Upcycled food, Waste to value food, Value-added surplus food, Food choice motives, Upcycled food acceptability
National Category
Food Science
Research subject
Resource Recovery
Identifiers
urn:nbn:se:hb:diva-29417 (URN)10.1108/bfj-09-2022-0757 (DOI)000914019500001 ()2-s2.0-85146397803 (Scopus ID)
Note

Funding: This work was supported by the SparbankstiftelsenSjuhärd research grant.

Available from: 2023-02-06 Created: 2023-02-06 Last updated: 2024-02-01Bibliographically approved
Hellwig, C., Bolton, K., Häggblom-Kronlöf, G. & Rousta, K. (2023). Aspects Affecting Food Choice in Daily Life as Well as Drivers and Barriers to Engagement with Fungi-Based Food: A Qualitative Perspective. Sustainability, 15(1), Article ID 317.
Open this publication in new window or tab >>Aspects Affecting Food Choice in Daily Life as Well as Drivers and Barriers to Engagement with Fungi-Based Food: A Qualitative Perspective
2023 (English)In: Sustainability, E-ISSN 2071-1050, Vol. 15, no 1, article id 317Article in journal (Refereed) Published
Abstract [en]

Fungi-based food is expected to contribute to more sustainable food systems. The present study has three focus areas: (i) aspects that affect food choices food in daily life, (ii) aspects that affect choices of fungi-based food in particular, and (iii) drivers that motivate, and barriers that prevent, engagement in cultivating fungi and cooking fungi-based food at home. One hundred and sixty participants, who were recruited using convenience sampling, filled out qualitative questionnaires. The results show that there are numerous aspects (e.g., environmental benefits, nutrition, sensory characteristics, production practices and ingredients) that are important when people choose food in daily life. In addition to curiosity, many of these aspects also affect the choice of fungi-based food. The study identified more drivers (e.g., self-providing, curiosity, awareness of ingredients) than barriers (time, knowledge, concerns about contamination) to cultivation and cooking of fungi-based food at home. The findings are relevant for the development of fungi-based food so that this type of food is engaged with, and so that it can contribute to more sustainable food systems.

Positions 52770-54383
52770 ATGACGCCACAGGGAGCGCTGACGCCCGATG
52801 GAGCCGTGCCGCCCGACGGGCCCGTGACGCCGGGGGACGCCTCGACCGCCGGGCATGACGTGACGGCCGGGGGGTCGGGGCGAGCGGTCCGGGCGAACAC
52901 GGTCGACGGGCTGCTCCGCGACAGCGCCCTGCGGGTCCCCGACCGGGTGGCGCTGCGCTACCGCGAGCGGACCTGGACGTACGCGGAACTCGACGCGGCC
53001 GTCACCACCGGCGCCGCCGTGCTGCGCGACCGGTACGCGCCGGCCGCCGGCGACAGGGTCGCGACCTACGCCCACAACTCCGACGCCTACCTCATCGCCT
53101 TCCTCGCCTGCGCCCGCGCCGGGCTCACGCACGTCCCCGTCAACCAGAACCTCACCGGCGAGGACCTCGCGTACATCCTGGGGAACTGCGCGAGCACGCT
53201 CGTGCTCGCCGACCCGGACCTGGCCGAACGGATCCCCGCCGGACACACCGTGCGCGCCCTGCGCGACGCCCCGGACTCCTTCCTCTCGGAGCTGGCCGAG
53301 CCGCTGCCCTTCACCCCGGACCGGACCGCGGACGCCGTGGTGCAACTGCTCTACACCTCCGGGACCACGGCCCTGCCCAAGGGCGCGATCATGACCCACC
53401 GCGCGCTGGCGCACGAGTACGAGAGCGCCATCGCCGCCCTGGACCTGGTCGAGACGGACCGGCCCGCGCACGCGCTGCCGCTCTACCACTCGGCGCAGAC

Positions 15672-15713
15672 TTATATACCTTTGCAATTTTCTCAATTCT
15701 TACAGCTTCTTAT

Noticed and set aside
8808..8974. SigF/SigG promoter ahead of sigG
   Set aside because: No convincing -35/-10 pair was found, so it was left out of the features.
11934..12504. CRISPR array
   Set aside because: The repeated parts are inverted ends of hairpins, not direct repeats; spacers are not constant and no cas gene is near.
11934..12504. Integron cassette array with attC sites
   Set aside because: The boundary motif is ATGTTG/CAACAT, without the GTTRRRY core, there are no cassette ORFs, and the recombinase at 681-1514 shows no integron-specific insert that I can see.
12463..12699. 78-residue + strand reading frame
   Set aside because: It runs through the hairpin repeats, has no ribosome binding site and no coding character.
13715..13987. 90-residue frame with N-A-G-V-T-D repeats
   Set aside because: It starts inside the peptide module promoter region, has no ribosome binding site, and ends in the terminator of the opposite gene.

Place, publisher, year, edition, pages
MDPI, 2023
Keywords
future food, sustainability, sustainable lifestyles, filamentous fungi, fungi-based food, resource recovery
National Category
Other Industrial Biotechnology
Research subject
Resource Recovery
Identifiers
urn:nbn:se:hb:diva-29178 (URN)10.3390/su15010317 (DOI)000909806000001 ()2-s2.0-85145994190 (Scopus ID)
Funder
Swedish Agency for Economic and Regional Growth, 20201656
Note

Funder: European Cooperation in Science and Technology through the Cross-Border Transfer and Development of Sustainable Resource Recovery Strategies Towards Zero Waste (FULLRECO4US)